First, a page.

Family Night at the Page Public Library with Carlos Begay and his Diné Language and Culture students introduced Navajo winter time traditions to the Page community. The presentation included stories and winter games most Navajo families and communities still have fun doing during the cold winter months in the hogaán or at chapter houses.
The presentation featured stories about Coyote’s trickster ways and how it affected those he played the tricks on. Collin Copenhagen, a ten-year-old youth participant of Family Night explained the story he enjoyed the most.
“I had really, really fun,” he said. “The story that inspired me most was the how Coyote stole the babies from the Water Monster. He couldn’t return them because [the Water Monster] was going to hurt him so he sent them adrift. Then, the Demons found them and raised them to use them for evil.”
This particular story is a story meant to keep kids from wandering too far from their mother’s supervision, or stranger danger.
Another story Copenhagen and his mother Yasmine also enjoyed was the story of the lizards having fun and Coyote wanting too much fun. We learn at the end of the story that too much fun has consequences.
Every story has a moral and most are intended to keep kids respectful of family and spiritual traditions of the Navajo culture. The stories encourage the roles of future generations and the importance of maintaining them. Traditionally, throughout most indigenous cultures, winter stories are only allowed to be told after the first snowfall. Once snow fell on the San Francisco Peaks, a sacred place to northern Arizona tribes, the stories were finally able to be told.
Once story time was finished, the ‘Shoe Game’ began, bringing with it much excitement and high competition. Once the crowd learned the rules and then got over their shyness everybody was eager to play.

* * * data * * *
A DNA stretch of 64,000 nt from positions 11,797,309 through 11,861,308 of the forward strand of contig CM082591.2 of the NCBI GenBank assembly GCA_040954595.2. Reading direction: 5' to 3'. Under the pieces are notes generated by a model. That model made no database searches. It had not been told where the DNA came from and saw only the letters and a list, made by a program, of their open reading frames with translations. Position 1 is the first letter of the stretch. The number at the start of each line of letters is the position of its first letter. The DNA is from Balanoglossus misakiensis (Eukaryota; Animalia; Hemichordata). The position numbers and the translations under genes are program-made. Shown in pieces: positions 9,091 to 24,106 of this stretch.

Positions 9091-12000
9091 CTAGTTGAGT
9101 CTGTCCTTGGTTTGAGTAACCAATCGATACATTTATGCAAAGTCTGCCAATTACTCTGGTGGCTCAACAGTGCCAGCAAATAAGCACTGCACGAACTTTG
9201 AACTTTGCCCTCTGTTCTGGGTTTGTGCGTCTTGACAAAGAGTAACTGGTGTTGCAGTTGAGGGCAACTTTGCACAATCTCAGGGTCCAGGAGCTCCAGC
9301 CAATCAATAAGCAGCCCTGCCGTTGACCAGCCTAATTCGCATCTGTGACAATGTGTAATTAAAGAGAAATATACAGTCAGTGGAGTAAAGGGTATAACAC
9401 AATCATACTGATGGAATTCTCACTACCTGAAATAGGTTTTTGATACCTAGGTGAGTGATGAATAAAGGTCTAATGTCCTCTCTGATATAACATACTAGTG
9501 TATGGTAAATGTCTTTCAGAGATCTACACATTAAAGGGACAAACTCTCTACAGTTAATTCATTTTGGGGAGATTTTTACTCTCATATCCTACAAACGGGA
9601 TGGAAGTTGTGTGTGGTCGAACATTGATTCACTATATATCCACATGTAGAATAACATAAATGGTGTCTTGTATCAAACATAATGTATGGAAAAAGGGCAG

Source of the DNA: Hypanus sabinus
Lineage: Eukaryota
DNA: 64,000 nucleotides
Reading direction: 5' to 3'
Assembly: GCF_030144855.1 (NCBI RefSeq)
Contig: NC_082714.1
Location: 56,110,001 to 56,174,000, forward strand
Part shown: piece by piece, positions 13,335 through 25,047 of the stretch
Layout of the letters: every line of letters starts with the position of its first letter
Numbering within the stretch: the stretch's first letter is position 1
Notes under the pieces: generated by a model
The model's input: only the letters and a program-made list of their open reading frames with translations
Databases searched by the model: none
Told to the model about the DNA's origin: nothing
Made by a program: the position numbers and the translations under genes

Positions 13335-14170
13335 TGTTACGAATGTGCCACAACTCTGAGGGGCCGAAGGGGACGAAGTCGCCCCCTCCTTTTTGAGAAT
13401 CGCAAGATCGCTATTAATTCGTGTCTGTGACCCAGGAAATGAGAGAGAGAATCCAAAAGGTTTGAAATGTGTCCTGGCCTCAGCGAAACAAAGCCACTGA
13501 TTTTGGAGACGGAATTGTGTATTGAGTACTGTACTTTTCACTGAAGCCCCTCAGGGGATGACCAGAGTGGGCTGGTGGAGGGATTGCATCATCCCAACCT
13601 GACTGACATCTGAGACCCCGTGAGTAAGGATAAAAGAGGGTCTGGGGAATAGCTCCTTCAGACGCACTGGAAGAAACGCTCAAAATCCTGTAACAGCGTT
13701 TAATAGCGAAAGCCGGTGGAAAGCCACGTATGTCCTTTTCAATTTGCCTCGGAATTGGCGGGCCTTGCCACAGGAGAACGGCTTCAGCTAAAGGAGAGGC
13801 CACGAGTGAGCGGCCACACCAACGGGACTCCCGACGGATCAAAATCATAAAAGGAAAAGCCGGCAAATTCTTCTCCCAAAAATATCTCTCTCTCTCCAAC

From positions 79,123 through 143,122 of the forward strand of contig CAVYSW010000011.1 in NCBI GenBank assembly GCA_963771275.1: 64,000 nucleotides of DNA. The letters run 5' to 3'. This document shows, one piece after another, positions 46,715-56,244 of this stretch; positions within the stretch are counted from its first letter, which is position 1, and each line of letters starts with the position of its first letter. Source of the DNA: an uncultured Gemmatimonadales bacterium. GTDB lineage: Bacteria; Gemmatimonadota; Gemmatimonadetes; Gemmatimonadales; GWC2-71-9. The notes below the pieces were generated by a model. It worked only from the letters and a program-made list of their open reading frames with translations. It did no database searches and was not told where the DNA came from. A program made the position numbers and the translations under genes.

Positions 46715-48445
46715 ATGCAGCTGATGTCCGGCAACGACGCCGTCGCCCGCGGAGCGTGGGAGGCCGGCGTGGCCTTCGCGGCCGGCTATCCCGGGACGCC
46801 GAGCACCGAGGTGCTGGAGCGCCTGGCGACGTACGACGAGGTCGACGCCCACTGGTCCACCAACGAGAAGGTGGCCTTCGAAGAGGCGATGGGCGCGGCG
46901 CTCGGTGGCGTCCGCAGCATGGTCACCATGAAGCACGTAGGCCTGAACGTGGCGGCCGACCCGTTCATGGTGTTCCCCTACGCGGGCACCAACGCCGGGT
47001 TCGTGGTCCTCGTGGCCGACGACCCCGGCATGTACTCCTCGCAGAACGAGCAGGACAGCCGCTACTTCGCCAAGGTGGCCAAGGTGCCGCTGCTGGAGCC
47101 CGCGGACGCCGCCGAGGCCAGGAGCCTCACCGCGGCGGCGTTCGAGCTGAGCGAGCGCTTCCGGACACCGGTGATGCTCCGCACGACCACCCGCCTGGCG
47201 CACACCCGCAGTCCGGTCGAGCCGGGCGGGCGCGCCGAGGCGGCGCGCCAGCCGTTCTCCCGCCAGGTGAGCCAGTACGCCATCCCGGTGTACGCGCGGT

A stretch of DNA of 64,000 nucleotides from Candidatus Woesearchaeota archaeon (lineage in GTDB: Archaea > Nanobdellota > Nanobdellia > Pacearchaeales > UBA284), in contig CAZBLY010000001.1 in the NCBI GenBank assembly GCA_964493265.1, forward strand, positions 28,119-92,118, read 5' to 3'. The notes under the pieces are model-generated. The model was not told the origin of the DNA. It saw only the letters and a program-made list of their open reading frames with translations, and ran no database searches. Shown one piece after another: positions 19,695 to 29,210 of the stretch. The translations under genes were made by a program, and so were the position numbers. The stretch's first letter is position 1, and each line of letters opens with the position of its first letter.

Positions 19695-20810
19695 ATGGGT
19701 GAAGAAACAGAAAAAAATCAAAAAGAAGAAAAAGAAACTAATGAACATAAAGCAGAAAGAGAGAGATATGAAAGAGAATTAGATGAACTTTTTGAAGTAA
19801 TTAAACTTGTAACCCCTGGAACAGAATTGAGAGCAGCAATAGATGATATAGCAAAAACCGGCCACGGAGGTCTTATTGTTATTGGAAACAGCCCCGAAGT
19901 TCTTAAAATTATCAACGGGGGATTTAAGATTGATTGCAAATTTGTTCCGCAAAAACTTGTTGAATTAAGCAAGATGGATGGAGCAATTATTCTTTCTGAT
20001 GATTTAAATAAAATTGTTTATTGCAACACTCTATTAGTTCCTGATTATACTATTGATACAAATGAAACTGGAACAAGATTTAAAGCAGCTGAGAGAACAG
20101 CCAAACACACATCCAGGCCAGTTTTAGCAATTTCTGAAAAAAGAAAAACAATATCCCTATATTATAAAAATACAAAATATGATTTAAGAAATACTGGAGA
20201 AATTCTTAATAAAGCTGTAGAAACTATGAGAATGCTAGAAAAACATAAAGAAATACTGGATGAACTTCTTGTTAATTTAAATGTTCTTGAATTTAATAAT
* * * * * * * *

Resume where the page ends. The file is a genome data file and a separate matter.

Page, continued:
Begay taught to those in attendance how to play the Shoe Game by using four pairs of bear claw slippers, a moqui marble, several buckets of red sand and a wooden stick made from a tree branch. The room was divided into two sides, ‘Day’ and ‘Night’. The object of the game was to correctly guess where the ball was hiding. Four slippers were placed in front of each team. A blanket went up like a wall to keep the other team from seeing where their team hid the ball. The marble was placed into a shoe and red sandstone dirt was piled on top of them. Singing was essential to the game and each team had a chance to find the ball 3 times if they used the rules correctly on how to predict the right shoe. One tap, or two and the score was kept with yucca leaves.
It was the Navajo elders who were the first to jump into the game. The attendees, who were a bit shy at first, watched how the elders and Diné Language students used strategy while explaining the rules as they played which gave them the extra confidence to join in.
Soon everybody was laughing and cheering for one another. Begay also taught them how to sing small phrases in the Diné language and how to tease the opposing team to choose correctly or incorrectly.
Begay explained that the team who did not sing would lose their chance to find the ball. It was the Day team who took home the win when they collected enough yucca leaves to weave two baskets and the Night team only enough for a single basket. Yucca leaves are a high commodity for weaving traditional baskets.
The Shoe Game is still a favorite winter past time held in many remote communities on the Navajo reservation. Desiree Fowler, Page Public Library’s Children’s Coordinator, is from Coppermine and happily explains that her home chapter house still plays the traditional games.